I Shock Myself: The Autobiography of Beatrice Wood
Published: Feb 23, 2012
I recently wrote about the novel of Jules et Jim, written by Henri-Pierre Roché, a distinguished French art expert and womanizer. A few days later, I was reading Lauren Cerand’s blog — she’s everything amusing and smart about the world from 1895 to 1929, plunked down in our own drab time — and discovered she had just been to Ojai, California, where she visited the Beatrice Wood House. Wood, she noted, had been the lover of Henri-Pierre Roché. In March, when our child is on spring break, we are off to visit a dear friend in Ojai. Given all that, who wouldn’t one-click Beatrice Wood’s book? And so….
“From early childhood, I wanted to know what the world was like, willing to pay any price to understand humanity,” Beatrice Wood wrote. “I paid the price.”
Yes. She did. But she got what she was looking for. She won the Grand Prize.
Beatrice Wood (1893-1998) would be a National Treasure in Japan for her ceramics; in our country, she’s a footnote in the history of art. But her work isn’t why those who knew her cherished her and those who have read her book see her as a kind of life coach. Consider: She was born rich, resisted her controlling mother, lived on the edge, knew everyone, had terrific love affairs, re-invented herself several times and died, happy, at 105.
Her autobiography begins in France, in 1914, as she kisses her beautiful boyfriend goodbye. Her body tingles. Although she is a virgin, that electricity makes her think she’s pregnant.
What does she know about life? Nothing.
“I lost my virtue reading ‘Madame Bovary’ by a spirit lamp,” she tells us. “In the dark, secret dreams of my youth, I envisioned resting my head on a man’s shoulder and leading an immoral existence, whatever that might be.”
She tells her mother she wants to live in a garret and paint. Her mother threatens suicide. And that’s their relationship, all of it.
In New York, she becomes an actress, but doesn’t acquire an actress’s street smarts: “I was so naive about social customs that when a Wall Street tycoon, whom my mother hoped I would marry, took me to the Plaza Hotel for dinner, I volunteered to pay part of the check.” Meets Isadora Duncan: “She was rather flabby.” Meets Henri-Pierre Roché and finds a new mission: “He released me from prudish views about sex and made it a loving a creative experience.” She is faithful to Roché but swoons over new friends, Edgar Varese and Marcel Duchamp. (“Marcel later commented that unattractive women made love better than beautiful ones.") Discovers Roché has slept with another woman and, in her immaturity, ends the affair. (They remained lifelong friends.) And replaces him with … Marcel Duchamp.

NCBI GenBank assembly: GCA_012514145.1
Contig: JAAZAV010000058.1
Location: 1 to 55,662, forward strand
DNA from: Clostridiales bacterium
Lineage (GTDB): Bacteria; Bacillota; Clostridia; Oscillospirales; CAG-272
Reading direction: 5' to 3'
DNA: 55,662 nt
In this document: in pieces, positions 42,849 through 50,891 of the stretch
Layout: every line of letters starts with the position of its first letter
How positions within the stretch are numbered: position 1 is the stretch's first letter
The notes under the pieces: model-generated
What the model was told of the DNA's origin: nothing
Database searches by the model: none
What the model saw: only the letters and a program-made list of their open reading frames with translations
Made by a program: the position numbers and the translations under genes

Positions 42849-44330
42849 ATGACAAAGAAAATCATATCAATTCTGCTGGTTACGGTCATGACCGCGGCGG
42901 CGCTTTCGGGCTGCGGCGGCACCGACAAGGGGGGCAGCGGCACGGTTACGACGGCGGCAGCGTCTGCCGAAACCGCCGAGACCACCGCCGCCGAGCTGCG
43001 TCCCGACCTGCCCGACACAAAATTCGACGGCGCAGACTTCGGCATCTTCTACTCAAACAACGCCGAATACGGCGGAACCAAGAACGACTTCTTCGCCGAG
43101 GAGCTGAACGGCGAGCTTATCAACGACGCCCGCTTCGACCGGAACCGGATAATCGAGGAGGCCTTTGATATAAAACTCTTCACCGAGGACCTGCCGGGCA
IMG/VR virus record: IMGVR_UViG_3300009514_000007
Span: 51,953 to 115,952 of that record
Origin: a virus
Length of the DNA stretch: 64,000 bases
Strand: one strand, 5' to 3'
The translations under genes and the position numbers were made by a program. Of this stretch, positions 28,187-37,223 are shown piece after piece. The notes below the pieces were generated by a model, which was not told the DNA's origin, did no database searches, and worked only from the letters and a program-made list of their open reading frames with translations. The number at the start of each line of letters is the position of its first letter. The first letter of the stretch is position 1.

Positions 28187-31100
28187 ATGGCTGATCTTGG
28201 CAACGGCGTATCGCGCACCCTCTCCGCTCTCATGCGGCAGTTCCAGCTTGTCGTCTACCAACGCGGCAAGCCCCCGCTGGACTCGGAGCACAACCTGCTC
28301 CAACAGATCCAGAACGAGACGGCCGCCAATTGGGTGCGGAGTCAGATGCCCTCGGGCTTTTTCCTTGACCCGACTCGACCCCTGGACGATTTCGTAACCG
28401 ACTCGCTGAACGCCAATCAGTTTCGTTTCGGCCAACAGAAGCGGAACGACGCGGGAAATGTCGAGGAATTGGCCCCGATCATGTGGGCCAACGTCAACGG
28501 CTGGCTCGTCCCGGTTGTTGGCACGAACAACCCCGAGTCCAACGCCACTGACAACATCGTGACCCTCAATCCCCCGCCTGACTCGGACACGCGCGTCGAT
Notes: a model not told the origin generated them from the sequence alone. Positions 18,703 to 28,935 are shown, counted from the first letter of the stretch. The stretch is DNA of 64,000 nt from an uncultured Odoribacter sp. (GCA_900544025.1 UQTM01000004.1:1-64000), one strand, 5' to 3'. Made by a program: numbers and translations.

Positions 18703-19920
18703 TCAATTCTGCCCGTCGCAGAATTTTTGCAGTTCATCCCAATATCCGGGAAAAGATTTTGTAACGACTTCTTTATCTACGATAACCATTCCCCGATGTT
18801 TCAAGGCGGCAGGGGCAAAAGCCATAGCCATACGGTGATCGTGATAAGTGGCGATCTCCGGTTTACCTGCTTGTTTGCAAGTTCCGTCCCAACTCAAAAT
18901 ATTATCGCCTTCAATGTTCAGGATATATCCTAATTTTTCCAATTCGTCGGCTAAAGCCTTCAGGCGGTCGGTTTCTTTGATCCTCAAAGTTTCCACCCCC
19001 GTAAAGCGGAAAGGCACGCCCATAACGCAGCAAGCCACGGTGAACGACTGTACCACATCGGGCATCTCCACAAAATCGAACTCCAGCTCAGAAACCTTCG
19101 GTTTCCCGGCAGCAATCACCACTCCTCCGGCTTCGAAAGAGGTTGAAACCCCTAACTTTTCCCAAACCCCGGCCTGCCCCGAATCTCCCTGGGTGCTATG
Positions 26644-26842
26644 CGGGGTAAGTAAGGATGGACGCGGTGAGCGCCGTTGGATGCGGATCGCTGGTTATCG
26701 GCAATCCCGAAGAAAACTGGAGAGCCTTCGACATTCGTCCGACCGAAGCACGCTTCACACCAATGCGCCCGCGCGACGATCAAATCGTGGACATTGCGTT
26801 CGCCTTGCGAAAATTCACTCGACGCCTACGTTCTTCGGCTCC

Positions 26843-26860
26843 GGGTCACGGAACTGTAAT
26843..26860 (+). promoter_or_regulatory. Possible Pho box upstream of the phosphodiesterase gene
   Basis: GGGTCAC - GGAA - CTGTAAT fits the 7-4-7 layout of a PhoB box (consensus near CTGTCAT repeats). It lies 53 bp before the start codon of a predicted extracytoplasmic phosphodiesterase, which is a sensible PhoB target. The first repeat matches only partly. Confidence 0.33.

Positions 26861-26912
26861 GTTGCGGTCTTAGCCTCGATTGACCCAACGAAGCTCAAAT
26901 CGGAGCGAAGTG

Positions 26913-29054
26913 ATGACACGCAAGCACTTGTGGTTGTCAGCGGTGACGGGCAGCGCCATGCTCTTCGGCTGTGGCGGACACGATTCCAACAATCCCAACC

A friend of Warren Harding propositions her: Would she like to be the White House mistress? She chooses to remain a poor bohemian. Tries vaudeville. Finds what she thinks is love with Paul, “a child-moron” who plunges her into debt and drags her down; it takes her years to leave him.
Paul is replaced an English theater director who doesn’t look like a loser but is. She’s now 30, and if you’re getting a little irritated by her, you’re not alone. (“He seemed to suffer attacks of asthma whenever he wanted to avoid something.”) But you press on, because she’s endlessly fascinating, honest and tart. [To buy the picture-and-text paperback from Amazon, click here.]
Then she meets Krishnamurti. He is beautiful, tender and evolved. Will she explore great mysteries with him or be “someone else’s shadow” for the rest of her life? “I surrendered myself to an ecstasy of renunciation,” she writes. Her aura became peaceful. “I was not the same person. Only memory without feeling was left of the past.”
Dirt-poor — in her hand-me-down dresses, her ultimate fantasy in those days was for a bar of “expensive scented soap” — she moves to California. She’s smarter now: “Though still a fool about love, by this time I knew that becoming ‘one with another’ is a momentary illusion.” This does not keep her from an entanglement with a man “who thought Cezanne was a brand of coffee.”
She buys six plates, wants a teapot to go with them and decides to make one. Instead, she makes two plates, “which, for some inexplicable reason, someone bought.” And, suddenly, she’s a potter. At last she learns about reality — that is, she discovers you don’t get paid if you don’t submit an invoice.
She arrives in Ojai in 1948, with just enough money to keep her alive for three weeks. No matter: Ojai is, she knows, “the pot of gold at the end of a long, obstacle-strewn rainbow.” She teaches. (“Everyone has innate talent, if released.”) And begins to make a name for herself. As a curator would write: "She was never interested in perfection of the form but the glory of the luster surface….She started her artistic career on the highest possible level with the giants of 20th century modernism and ultimately found her particular voice in lusterware pottery — luminescent, shimmering surfaces that she invented herself through experimentation."
From there, it’s all happiness. And great observations:
My life is full of mistakes. They’re like pebbles that make a good road.
Oh, beautiful fornication, when one is in love.
I never made love to the men I married, and I did not marry the men I loved.
I owe my longevity to chocolate and young men.
As an artist, she’s a 6.5. As a life, a perfect 10.